I was trying not to plan out any map concepts until Reach’s Forge was revealed, but I couldn’t help it, and I blame Halo 3. While I completed five maps using Forge on Sandbox, I had to scuttle a good dozen more due to budget and object limitations, and those abandoned plans festered. Lurked. Grew. Most of them had been set in the sky bubble, where I had hoped to make some epic aerial battle maps. One such map I attempted multiple times featured two large castle-type structures a long distance apart, and a multi-level bridge – think Assault on the Control Room meets Narrows – between them. But the budget limitations turned the castles into barren platforms, and the bridge into a ramshackle string of unsheltered paths.
An idea for a map I eventually finished was called Sandstorm, built around the idea of a multilevel space for vehicles. I was interested in what would be a straight forward Slayer-style map, but writ large and meant for Warthogs, Ghosts and Choppers to move about the levels with the ease of infantry. Eventually that map was scaled down and set in the sand basin, but it still used nearly every dollar of the Forge budget. But the original idea was much larger, and part of me wanted to revisit the concept of a multilevel vehicle map.
During the six months or between so when I stopped Forging due to burnout and Forge World’s reveal at Comic-Con, those were among the core ideas that kept simmering. By the time Shishka flew outside the canyon at the Comic-Con panel, I had a number of spaces already planned out that were unlikely to fit into the prefab terrain which Bungie had crafted on Forge World. So it wasn’t the level itself I was interested in, it was the Forge palette, the array of objects from which custom maps would be assembled. The scale of Forge World was incredible, but I wanted to know how big I could build.
Several questions lingered: with Forge designed with custom maps in mind and the added prowess of Reach’s graphics engine and its impostor system, how generous would the budget be? Would pieces larger than the cargo bricks of Halo 3 be available? Just how much terrain could I generate, and at what cost? I didn’t really get a good sense of that from either the Comic-Con panel or Forge World vidoc.
The first real clue emerged with an image Bungie released alongside the vidoc, showing the set of every Forge World object in the palette. Among the objects was a pair of enormous wall-type pieces; the scale of them wasn’t apparent until I spotted the Spartan, a tiny spec perched on a block, hidden like a futuristic Where’s Waldo? game. At which point I let my simmering imagination boil over.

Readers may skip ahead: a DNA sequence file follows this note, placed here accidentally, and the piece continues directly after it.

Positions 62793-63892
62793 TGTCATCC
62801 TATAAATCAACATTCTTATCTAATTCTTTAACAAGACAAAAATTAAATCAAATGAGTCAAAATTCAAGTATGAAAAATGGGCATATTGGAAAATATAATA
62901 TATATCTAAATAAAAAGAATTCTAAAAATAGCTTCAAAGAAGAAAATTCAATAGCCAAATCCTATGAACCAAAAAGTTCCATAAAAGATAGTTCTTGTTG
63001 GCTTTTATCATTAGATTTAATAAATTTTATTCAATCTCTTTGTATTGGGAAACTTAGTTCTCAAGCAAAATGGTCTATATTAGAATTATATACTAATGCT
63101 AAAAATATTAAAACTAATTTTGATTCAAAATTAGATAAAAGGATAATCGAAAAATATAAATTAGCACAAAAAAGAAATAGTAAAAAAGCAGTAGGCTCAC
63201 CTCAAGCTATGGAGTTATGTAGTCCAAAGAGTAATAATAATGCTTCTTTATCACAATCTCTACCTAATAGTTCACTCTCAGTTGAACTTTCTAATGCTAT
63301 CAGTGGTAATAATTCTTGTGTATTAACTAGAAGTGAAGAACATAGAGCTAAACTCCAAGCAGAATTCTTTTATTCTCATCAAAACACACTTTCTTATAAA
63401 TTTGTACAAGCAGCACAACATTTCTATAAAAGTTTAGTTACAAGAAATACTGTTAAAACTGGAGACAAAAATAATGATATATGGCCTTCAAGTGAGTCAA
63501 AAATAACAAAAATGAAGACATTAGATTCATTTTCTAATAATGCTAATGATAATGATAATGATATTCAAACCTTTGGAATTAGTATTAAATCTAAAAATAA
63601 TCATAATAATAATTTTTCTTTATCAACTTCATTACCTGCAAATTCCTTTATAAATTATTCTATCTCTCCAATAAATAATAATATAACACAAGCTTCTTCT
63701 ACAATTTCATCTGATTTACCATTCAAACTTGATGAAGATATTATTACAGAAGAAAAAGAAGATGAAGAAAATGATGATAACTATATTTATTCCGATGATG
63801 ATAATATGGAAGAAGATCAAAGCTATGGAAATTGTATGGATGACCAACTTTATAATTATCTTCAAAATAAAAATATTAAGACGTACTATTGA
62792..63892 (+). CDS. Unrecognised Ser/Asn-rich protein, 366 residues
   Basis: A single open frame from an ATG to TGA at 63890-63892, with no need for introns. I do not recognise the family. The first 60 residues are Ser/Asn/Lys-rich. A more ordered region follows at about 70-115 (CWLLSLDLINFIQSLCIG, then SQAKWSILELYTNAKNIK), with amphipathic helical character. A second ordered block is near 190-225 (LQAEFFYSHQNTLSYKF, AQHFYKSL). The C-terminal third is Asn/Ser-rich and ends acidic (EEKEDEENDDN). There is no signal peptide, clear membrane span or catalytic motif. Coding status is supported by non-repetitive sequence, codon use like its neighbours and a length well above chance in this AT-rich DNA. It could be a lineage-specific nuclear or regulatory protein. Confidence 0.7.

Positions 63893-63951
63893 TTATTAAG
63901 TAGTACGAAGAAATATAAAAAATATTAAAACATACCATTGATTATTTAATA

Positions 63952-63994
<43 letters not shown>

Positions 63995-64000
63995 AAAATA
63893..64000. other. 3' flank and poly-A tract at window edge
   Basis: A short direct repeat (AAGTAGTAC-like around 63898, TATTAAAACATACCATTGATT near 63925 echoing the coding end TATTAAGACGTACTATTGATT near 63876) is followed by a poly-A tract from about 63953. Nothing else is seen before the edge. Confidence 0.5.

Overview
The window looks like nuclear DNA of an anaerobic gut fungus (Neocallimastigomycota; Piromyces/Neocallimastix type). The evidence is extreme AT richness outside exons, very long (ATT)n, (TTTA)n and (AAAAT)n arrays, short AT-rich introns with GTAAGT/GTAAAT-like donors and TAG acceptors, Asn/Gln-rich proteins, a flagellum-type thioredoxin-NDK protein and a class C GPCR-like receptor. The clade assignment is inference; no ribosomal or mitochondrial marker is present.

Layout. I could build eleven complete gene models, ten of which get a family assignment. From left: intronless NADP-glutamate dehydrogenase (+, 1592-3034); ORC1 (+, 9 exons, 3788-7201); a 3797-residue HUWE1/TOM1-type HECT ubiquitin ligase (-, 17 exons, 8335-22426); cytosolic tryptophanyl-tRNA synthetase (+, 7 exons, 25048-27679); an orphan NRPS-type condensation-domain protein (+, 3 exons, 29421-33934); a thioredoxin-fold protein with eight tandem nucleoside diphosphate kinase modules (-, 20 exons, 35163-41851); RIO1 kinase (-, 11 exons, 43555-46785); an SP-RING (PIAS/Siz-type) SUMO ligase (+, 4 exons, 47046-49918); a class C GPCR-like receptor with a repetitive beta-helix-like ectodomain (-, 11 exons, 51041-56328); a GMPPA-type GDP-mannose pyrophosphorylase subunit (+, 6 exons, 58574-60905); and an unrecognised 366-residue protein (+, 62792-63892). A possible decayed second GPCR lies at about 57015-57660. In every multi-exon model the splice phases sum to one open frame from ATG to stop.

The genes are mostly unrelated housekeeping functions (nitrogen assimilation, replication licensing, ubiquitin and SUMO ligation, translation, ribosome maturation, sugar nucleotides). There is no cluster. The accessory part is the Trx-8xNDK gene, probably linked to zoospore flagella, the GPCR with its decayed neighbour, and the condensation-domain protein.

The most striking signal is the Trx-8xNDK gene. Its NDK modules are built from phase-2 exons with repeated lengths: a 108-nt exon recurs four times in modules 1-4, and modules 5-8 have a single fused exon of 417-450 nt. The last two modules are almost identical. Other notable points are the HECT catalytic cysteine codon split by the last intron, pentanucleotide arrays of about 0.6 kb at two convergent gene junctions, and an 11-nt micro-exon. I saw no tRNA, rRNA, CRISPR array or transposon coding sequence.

After romping through Campaign, my first stop was Forge World to do some stress testing of the object and budget limits. In order for the map to function as a good BTB map, I needed to be able to generate a lot of surface area cheaply; if I was spending half the budget building the foundation of the map it would be too barren to function properly. I didn’t want to go down the path of planning out a map in detail only to scale back or scuttle it this time around. While the new Forge tools meant assembling a map was dramatically more efficient than in Halo 3, I still wanted to plan properly.
Bungie made an important shift in how the per-object limit was handled in Forge. In Halo 3 each object had a cap on the number of them that could be placed, and the result was a lot of maps used blocks of various sizes and thicknesses toward the same goal (usually, flooring). The objects in Reach’s palette are organized into categories, and each category has a global cap on the pieces within it. This more flexible system means players can pick and choose how many of each part within the category they want to use. The upshot was I could place up to 50 Coliseum pieces (the global cap on the Doors, Windows and Walls bucket), if I was willing to forgo the use of everything else in the category. And because my map was going to be a wide-open, I had little need for lots of other doors and windows. So I began slapping down the Coliseum wall pieces to find out what it could do. I was pleasantly surprised.